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. 2011 Nov 11;334(6057):806-9.
doi: 10.1126/science.1207861.

Sirt5 Is a NAD-dependent Protein Lysine Demalonylase and Desuccinylase

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Free PMC article

Sirt5 Is a NAD-dependent Protein Lysine Demalonylase and Desuccinylase

Jintang Du et al. Science. .
Free PMC article

Abstract

Silent information regulator 2 (Sir2) proteins (sirtuins) are nicotinamide adenine dinucleotide-dependent deacetylases that regulate important biological processes. Mammals have seven sirtuins, Sirt1 to Sirt7. Four of them (Sirt4 to Sirt7) have no detectable or very weak deacetylase activity. We found that Sirt5 is an efficient protein lysine desuccinylase and demalonylase in vitro. The preference for succinyl and malonyl groups was explained by the presence of an arginine residue (Arg(105)) and tyrosine residue (Tyr(102)) in the acyl pocket of Sirt5. Several mammalian proteins were identified with mass spectrometry to have succinyl or malonyl lysine modifications. Deletion of Sirt5 in mice appeared to increase the level of succinylation on carbamoyl phosphate synthase 1, which is a known target of Sirt5. Thus, protein lysine succinylation may represent a posttranslational modification that can be reversed by Sirt5 in vivo.

Figures

Fig. 1
Fig. 1
The structure of Sirt5 revealed an unusual acyl pocket. (A) The acyl pocket of Sirt5 was partially occupied by the sulfate from the CHES molecule via interactions with Arg105 and Tyr102. The sulfur was 4.2 Å away from the thioacetyl group. (B) Alignment of Sirt5-thioacetyl peptide structure (grey) and Sir2Tm-acetyl peptide structure (PDB 2h4f, magenta). (C) The rationale for predicting that malonyl/succinyl peptides could be better substrates for Sirt5. (D) Sirt5-succinyl peptide-NAD ternary structure showing that the succinyl group interacted with Tyr102 and Arg105.
Fig. 2
Fig. 2
Sirt5 catalyzed the hydrolysis of malonyl and succinyl lysine. The enzymatic reactions were analyzed by LC-MS. Pink traces showed the ion intensities (10× magnified) for the masses of the acyl peptides (acetyl, m/z 1274.0; malonyl, m/z 1318.0; succinyl, m/z 1332.0) and blue traces showed the ion intensities (10× magnified) for the mass of the deacylated peptide (m/z 1232.0). Black traces showed the ion intensity for all masses from 100-2000 (total ion counts or TIC). With Sirt1, hydrolysis was observed for the acetyl peptide (A), but not malonyl (B) or succinyl (C) peptide. With Sirt5, hydrolysis of the acetyl peptide was barely detectable (D) while hydrolysis of the malonyl (E) and succinyl (F) peptides were obvious.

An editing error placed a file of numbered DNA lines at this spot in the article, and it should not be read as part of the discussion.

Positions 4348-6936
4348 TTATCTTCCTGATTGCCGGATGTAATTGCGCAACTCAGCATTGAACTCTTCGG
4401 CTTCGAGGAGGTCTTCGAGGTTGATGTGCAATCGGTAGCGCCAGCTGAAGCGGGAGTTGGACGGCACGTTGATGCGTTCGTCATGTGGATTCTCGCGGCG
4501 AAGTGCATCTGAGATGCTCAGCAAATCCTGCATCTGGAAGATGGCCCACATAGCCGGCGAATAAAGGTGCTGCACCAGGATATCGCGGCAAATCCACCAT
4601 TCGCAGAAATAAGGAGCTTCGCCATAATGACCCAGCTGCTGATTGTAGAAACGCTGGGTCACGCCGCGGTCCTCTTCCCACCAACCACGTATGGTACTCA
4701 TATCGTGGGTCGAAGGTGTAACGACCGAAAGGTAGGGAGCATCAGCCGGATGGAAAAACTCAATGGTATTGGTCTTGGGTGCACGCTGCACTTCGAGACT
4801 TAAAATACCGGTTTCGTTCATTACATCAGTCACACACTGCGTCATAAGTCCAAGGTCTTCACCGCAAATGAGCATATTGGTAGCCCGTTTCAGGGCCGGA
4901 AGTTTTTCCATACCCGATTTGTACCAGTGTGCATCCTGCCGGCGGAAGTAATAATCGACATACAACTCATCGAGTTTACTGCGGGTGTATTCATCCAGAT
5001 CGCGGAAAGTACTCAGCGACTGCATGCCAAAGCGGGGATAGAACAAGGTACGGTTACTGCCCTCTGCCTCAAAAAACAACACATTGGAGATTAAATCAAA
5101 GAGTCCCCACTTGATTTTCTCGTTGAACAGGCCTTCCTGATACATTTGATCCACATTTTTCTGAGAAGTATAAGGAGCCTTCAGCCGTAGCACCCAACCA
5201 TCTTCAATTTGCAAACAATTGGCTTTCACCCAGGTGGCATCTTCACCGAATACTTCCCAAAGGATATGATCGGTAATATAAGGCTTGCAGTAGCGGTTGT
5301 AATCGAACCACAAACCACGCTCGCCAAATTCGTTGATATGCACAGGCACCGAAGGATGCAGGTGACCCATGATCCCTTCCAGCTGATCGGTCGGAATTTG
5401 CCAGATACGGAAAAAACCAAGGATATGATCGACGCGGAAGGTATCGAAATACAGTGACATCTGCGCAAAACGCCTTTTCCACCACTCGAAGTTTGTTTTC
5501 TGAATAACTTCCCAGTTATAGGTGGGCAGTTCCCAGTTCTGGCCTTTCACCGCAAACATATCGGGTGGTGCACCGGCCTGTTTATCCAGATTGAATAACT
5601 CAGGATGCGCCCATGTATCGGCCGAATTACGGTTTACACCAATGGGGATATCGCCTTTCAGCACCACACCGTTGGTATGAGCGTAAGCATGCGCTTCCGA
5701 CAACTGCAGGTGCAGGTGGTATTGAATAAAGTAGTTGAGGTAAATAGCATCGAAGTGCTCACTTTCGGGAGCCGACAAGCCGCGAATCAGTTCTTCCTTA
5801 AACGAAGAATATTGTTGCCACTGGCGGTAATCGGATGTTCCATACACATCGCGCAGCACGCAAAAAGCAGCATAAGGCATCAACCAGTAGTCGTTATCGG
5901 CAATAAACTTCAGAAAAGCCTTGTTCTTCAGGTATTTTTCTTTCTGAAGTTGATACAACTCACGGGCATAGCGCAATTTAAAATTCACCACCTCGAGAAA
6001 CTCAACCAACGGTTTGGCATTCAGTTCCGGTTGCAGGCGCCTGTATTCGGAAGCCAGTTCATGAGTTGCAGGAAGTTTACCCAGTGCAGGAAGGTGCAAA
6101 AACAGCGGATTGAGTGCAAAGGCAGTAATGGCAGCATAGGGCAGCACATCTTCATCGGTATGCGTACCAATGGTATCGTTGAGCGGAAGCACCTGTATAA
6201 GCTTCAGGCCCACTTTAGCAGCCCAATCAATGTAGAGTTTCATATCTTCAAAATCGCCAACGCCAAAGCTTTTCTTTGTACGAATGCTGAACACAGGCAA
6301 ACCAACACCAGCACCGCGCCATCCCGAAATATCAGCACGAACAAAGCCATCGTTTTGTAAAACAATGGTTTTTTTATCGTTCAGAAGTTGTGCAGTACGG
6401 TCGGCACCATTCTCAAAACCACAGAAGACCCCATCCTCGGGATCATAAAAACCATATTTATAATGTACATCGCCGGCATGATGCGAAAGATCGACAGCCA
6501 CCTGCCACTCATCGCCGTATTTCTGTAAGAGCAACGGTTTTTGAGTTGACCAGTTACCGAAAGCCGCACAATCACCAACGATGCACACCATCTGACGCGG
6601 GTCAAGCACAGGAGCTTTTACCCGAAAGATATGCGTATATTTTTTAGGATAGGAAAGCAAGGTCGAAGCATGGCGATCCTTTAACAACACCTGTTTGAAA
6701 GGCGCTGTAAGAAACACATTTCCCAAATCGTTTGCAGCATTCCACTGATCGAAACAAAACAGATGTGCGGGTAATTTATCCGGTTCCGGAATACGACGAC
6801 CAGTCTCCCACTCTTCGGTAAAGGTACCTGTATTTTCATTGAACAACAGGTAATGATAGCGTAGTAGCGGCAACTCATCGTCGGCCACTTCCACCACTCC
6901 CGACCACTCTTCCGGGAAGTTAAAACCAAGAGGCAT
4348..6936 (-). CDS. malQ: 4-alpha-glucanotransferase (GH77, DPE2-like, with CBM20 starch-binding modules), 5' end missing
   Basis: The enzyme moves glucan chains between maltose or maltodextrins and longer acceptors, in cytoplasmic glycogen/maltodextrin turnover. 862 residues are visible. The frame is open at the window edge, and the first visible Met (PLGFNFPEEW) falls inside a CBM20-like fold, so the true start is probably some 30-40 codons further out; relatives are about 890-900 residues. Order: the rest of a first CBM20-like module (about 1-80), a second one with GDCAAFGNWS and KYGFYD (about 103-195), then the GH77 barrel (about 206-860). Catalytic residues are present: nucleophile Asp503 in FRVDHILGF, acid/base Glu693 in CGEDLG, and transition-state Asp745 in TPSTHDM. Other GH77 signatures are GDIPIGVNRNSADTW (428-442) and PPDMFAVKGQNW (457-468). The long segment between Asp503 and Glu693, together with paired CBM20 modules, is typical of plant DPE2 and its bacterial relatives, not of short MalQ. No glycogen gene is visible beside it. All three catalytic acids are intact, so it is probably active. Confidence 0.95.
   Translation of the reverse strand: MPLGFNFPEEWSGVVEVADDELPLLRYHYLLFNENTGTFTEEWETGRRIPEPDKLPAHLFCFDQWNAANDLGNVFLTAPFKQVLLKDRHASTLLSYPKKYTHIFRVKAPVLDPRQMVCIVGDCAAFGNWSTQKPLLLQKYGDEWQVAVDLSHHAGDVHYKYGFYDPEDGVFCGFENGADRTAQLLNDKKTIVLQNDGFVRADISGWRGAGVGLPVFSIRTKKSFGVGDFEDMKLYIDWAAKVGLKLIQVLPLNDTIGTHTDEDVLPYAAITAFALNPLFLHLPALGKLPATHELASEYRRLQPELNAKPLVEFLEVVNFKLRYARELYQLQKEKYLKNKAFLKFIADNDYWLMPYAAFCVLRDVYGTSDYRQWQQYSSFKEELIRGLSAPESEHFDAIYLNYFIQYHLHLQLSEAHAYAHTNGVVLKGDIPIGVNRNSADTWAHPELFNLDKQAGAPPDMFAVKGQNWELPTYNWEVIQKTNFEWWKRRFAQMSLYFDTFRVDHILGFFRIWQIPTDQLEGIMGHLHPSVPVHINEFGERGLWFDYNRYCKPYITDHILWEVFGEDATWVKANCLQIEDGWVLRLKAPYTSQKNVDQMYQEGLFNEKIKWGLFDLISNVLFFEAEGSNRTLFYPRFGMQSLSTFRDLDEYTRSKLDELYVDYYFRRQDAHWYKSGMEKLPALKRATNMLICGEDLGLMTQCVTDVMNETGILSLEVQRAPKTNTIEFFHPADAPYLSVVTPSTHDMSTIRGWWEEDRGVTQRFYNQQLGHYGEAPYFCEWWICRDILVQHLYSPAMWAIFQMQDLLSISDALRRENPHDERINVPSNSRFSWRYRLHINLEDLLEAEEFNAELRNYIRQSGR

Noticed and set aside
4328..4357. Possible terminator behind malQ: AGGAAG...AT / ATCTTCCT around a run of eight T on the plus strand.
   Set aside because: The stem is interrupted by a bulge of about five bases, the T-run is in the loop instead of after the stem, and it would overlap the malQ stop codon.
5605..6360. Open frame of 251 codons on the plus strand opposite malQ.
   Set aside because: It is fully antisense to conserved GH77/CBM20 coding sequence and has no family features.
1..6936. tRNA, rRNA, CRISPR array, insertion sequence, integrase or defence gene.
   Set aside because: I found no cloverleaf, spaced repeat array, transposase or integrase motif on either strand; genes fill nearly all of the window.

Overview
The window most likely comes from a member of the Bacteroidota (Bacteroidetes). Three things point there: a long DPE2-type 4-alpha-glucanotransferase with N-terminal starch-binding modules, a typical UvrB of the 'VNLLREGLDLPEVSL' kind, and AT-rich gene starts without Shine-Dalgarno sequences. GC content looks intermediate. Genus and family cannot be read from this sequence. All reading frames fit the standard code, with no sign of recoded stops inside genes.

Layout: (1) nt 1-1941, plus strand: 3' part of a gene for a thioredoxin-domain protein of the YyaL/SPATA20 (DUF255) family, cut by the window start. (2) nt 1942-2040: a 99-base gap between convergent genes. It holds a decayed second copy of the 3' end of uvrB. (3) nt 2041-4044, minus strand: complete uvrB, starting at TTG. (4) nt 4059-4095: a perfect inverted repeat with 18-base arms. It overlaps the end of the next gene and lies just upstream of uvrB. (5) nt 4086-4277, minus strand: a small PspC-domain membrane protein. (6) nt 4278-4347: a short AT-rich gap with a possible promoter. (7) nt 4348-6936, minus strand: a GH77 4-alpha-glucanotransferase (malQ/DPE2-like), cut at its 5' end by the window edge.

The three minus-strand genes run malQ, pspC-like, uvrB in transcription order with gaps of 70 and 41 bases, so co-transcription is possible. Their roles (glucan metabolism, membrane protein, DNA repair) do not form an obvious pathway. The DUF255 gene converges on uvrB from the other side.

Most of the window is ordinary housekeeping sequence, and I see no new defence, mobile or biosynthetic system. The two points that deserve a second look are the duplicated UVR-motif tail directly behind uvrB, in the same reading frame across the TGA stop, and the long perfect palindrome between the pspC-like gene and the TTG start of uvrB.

Fig. 3
Fig. 3
(A) Succinyl lysine was detected in bovine liver mitochondria. Sirt5-catalyzed hydrolysis of malonyl and succinyl peptides could be detected using 32P-NAD, which formed 32P-labeled O-Ma-ADPR (lane 2) and O-Su-ADPR (lane 3). No reaction occurred with acetyl peptide (lane 1). The formation of O-Ac-ADPR catalyzed by Sirt1 was detected (lanes 4 and 8). O-Su-ADPR was formed when bovine liver mitochondria peptides were incubated with Sirt5 (lane 9), but not with Sirt1 (lane 10). The control with BSA peptides and Sirt5 did not generate O-Su-ADPR (lane 12). CD38-catalzyed hydrolysis of NAD was used to generate the standard 32P-ADPR spot (lane 13). (B) The CPS1 activities were measured using the liver lysates from Sirt5 wt and KO mice. (n=3, p<0.05). Relative quantitation analysis was achieved by extracted ion chromatograms (XICs) for peak areas of CPS1 K1291 acetyl peptides from Sirt5 KO (C) and wt mice (D); of CPS1 K1291 succinyl peptides from Sirt5 KO (E) and wt mice (F), and of a reference peptide from Sirt5 KO (G) and wt mice (H).

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